INTERNATIONAL LAW firms are increasingly seeing mainland China as the source of growth rather than Hong Kong, but for those already based in the city it will remain central to their China operations for some time.
Peter Corne, the managing director of UK-based international firm Eversheds, says Hong Kong has become a little “jaded” and “over-lawyered” and its economy more subject to boom and bust cycles as it has focused more on the financial sector since re-unification with China.
“Those boom and bust cycles that have been going on since 1997 … have made it very difficult to plan,” he said.
Hong Kong is a good regional base, Corne said, and its great advantage over the mainland is the Western legal and commercial environment.
But for a law firm just setting up in China, the main growth potential is in the mainland markets, and to be involved in that it is much easier to be on the ground.
“To the extent [China] doesn’t have a consistent — in terms of interpretation and implementation — legal system, you really have to be very hands-on to make sure that things are progressing in a manner approaching any semblance of predictability, he said.”
A host of US and UK firms have also been setting up offices on the mainland, even those that have operated with just a Hong Kong office for decades.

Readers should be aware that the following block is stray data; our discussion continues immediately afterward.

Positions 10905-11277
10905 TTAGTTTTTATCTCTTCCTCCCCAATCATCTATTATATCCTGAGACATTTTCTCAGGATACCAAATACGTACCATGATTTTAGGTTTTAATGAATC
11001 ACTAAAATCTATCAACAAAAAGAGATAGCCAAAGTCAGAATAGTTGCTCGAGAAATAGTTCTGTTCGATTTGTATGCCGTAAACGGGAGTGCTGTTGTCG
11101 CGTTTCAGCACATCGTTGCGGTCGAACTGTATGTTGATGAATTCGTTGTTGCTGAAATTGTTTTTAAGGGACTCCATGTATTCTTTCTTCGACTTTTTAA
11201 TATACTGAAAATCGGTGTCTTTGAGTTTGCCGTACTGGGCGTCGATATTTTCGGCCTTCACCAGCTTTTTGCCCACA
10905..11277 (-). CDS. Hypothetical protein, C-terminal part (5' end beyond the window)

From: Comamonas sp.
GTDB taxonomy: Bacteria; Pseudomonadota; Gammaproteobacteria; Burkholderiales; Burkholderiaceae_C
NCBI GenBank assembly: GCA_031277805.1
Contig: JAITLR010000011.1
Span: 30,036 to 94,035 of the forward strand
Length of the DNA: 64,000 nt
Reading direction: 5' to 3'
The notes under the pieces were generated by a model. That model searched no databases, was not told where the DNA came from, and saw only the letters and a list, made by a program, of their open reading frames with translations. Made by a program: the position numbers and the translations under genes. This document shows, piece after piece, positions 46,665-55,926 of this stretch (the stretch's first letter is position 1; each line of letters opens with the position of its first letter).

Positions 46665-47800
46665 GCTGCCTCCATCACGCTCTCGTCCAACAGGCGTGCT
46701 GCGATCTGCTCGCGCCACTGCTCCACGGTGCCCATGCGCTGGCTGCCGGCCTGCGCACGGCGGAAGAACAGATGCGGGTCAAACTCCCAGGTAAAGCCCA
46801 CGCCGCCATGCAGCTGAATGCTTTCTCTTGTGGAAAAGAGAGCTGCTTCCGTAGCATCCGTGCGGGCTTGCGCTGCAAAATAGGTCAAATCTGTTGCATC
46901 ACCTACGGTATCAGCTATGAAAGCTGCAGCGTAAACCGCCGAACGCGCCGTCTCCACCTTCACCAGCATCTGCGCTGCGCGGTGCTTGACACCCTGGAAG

Australian law firms vary in their presences in China, but a couple are now achieving their biggest growth on the mainland, including Allens Arthur Robinson and Mallesons Stephen Jaques, and many expect this will be the case in future.
“The magic circle, for example, they are putting more people in China rather than Hong Kong … and clearly, that’s where the growth is,” said a senior partner at Mallesons, Dieter Yih.
Mallesons has one of the largest offices of Australian law firms in Hong Kong, and Yih says their other Chinese offices are growing fast on the back of inbound Australian clients and outbound Chinese clients.
He said Hong Kong has also benefited from this, with many Chinese companies now listing in Hong Kong.
“[Mallesons’ Hong Kong office] is obviously several times bigger than Beijing. As a result, a lot of the support and the management work is done out of Hong Kong. But it doesn’t mean that Beijing or Hong Kong, is necessarily more important,” he said, stressing the firm’s China offices call on each other’s expertise.
Sam Farrands, managing partner at Minter Ellison’s Hong Kong office, which heads their operations in the country, says it is important to be growing offices on the mainland, but how quickly is obviously dependant on clients.
“It will take a very long time before Shanghai or Beijing has the dominance that Hong Kong does,” he said, due to legal and commercial advantages the city provides to serve the region.
But he said there is a growing trend for clients to bypass Hong Kong and go straight into Shanghai, Beijing or provincial cities, as well as for large Chinese corporations to go straight to offshore markets such as Australia.
“That’s the reason why we focus more and more on the Shanghai and other markets,” he said.
“The challenge at the moment is to what level is that and does that justify having the expertise that we have in Hong Kong that serves China and the rest of Asia, in Shanghai?”
See Hong Kong report on p25